“As a family, we had a chunk of land. But I had never thought of agriculture as business, but for only growing food for household consumption,” Jennifer said. After receiving training, she asked to use an acre of her brother’s idle land to try her hand at commercial farming. Now, she earns more than $800 per harvest season from her eggplants, okra, and tomatoes, and she can pay for her children’s school fees. “My children are now assured of a better future thanks to the knowledge and skills that I acquired during the training,” she said.

Engaging families

In some households, husbands, parents, and in-laws view women’s roles as primarily domestic, and do not see why young women should attend training, work outside the home, or access family resources for a business. In many cases, these family members exercise a sort of veto power over the ambitions of women.

As a result, STRYDE has worked to engage both men and women on the issue of gender. A training module – “We Can Fly” –  helps participants understand the impact of gender norms and highlights concrete benefits of women and men both contributing economically and making decisions together.

In Rwanda, for instance, a STRYDE participant named Philippe decided to start a new business growing and selling vegetables alongside his wife. He asked her to go into business with him, he explained, because of how the program had changed his ideas around gender. Previously, he thought a woman’s role was at home. After seeing the success that female STRYDE participants were achieving in their businesses, however, he realized that his wife could also contribute to the family’s income.

Building strong networks and access to markets

Farmers and entrepreneurs need access to customers and suppliers, as well as mentors and peers who can offer advice. Unfortunately, in rural Africa, women tend to have fewer of these linkages.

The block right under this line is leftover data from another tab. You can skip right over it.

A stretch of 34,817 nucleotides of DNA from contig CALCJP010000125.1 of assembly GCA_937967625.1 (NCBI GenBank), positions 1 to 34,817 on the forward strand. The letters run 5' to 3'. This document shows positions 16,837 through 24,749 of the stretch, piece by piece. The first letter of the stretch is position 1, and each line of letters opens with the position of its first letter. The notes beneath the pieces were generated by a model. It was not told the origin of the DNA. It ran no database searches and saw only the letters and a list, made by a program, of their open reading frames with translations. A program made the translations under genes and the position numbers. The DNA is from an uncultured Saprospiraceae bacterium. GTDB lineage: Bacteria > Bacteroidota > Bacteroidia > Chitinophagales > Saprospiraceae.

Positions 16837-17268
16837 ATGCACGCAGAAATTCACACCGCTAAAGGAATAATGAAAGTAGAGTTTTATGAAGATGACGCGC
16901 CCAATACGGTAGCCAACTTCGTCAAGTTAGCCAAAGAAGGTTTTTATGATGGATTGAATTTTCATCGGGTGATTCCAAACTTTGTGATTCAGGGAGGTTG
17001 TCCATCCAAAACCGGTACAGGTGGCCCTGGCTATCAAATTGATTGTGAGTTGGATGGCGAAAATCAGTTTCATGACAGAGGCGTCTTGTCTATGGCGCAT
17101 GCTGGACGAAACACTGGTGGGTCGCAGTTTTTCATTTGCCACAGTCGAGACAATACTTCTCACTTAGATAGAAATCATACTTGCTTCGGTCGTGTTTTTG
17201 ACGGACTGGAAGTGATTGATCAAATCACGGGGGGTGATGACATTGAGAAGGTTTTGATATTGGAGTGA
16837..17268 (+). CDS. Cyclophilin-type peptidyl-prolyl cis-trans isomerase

The STRYDE program takes several steps to address this. First, the mixed-gender training encourages male and female participants to build connections. Because men tend to have larger business networks at the beginning, the female STRYDE participants can take advantage of those linkages. The program’s aftercare component is also designed to improve access to networks and markets–for example, by providing young women with tradeskills training from established entrepreneurs or introducing participants to outgrower schemes.

Networks were key to the success of Rose, a STRYDE graduate in Kenya. Before joining the program, Rose worked in her uncle’s agrovet shop. But after going through the training, she decided to go into business herself.

With her new business skills, Rose was able to successfully apply for a small loan to start her own agrovet store. She credits the program with strengthening her communication and negotiation skills, which helped her attract customers. She now supplies animal feeds to two cooperatives, an important source of income for her. ““I am now able to pay school fees for my   three siblings, who are still in school. I am happy to have lessened the burden of raising my young brothers and sisters on my mother, a single mother who really struggled to put us through school,” she said.

The impact of gender equality

Women entrepreneurs like Rose are not only helping themselves and their families; they are also providing essential services for others. This proves an essential point: empowering women economically not only benefits individuals and communities, but society as a whole. According to a UNDP report, closing the gender gap in pay and access to paid work would add an extra $95 billion to the economies of sub-Saharan Africa every year.